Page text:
Clashes between Christians and Hindus leave at least 11 dead in India's eastern Orissa state.
Escalating violence forces hundreds to flee Orissa state
New Delhi // Hundreds of Christians were fleeing their homes in India's eastern Orissa state yesterday after Hindu mobs defied curfew, blocked roads and attacked churches, homes and orphanages following the killing of a Hindu leader. At least 11 people, mostly Christians, have been killed so far in clashes between Hindus and Christians as violence spiralled for a fifth successive day in Kandhamal district, 180km south-west of the state capital, Bhubaneshwar. Officials said at least one church was burnt yesterday, while television pictures showed mobs armed with rods putting up road blocks.
Local television channels and newspapers, however, put the death toll at between 17 and 20. Christian schools and other educational institutions across India were to stay closed today to protest against the violence. "The destructive and divisive communal forces have to be stopped. We want this message to go across to people, that is why we are closing our educational institutions in deep sorrow and anguish. We hope parents become aware of the implications of the incidents in Orissa," the country's church network said.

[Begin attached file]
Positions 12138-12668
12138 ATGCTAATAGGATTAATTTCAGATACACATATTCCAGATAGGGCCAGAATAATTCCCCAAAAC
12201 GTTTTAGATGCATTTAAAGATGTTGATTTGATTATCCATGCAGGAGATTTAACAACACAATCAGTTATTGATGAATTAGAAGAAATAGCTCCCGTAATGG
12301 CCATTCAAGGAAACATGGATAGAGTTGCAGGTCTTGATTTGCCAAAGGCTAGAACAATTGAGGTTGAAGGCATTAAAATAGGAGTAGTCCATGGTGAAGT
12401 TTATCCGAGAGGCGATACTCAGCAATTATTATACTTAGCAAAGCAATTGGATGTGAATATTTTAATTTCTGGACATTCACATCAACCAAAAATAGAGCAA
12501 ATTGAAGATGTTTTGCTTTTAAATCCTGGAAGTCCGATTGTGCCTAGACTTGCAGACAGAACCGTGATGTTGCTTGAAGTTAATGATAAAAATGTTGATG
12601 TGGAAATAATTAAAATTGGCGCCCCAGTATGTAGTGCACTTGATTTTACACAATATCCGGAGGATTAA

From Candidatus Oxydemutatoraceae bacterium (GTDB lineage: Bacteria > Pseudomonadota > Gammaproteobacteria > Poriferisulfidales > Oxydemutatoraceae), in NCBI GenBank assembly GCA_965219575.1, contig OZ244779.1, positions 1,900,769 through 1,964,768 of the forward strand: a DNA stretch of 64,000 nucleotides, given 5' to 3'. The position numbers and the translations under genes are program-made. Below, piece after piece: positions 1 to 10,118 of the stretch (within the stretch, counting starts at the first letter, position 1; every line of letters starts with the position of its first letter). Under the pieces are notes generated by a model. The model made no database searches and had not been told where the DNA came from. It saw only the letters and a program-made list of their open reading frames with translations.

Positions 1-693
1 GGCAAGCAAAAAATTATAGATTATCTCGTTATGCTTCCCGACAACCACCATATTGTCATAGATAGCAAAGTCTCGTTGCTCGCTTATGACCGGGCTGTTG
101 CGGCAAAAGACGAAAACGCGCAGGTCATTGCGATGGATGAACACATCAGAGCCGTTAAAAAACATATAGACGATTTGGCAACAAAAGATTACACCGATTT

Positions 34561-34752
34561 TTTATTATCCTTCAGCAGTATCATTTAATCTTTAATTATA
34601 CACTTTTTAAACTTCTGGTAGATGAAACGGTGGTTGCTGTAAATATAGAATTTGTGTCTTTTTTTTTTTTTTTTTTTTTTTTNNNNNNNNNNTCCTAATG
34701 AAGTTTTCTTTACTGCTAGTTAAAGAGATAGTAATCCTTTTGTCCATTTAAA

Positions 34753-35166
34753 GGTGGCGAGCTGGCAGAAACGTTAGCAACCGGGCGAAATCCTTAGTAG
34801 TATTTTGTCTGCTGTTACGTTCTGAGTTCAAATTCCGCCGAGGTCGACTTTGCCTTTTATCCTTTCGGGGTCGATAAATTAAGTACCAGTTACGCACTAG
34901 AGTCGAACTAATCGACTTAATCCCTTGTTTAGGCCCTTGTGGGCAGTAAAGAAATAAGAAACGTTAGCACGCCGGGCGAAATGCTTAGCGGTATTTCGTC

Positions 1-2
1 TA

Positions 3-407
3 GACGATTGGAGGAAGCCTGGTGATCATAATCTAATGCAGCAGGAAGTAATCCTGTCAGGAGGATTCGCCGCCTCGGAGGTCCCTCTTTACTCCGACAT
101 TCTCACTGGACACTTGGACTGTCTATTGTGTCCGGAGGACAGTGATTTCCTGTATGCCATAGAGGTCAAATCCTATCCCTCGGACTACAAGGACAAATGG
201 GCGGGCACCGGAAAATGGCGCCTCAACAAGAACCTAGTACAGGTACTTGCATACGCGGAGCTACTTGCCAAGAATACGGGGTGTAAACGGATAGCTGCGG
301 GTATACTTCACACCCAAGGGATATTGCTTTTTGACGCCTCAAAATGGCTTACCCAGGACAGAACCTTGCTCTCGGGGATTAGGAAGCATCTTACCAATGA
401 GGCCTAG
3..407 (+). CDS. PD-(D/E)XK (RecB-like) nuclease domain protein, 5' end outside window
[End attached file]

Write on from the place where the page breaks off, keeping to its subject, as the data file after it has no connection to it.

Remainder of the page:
In the underdeveloped regions of Orissa, though, the security situation was deteriorating, with hundreds of residents fleeing their homes for the safety of nearby hills and jungles. "We went door-to-door begging for shelter when Hindu mobs attacked our homes only to be refused because we are Christians," Pushpalata Digal, 21, told the Indian Express newspaper. Her father, John Digal, who served in the provincial police for decades, said he watched police standing by as a Hindu mob torched his home.
"Till now, no policeman or government official has come to ask us about our plight," the paper quoted him as saying. The situation in Orissa was so volatile that Sriprakash Jaiswal, the junior federal interior minister, was advised by local authorities against travelling to the troubled region. Speaking to reporters ahead of his planned trip on Wednesday, Mr Jaiswal said matters were "out of control" and blamed local authorities for taking inadequate measures to stem violence in Kandhamal and prevent it from spreading to adjoining areas.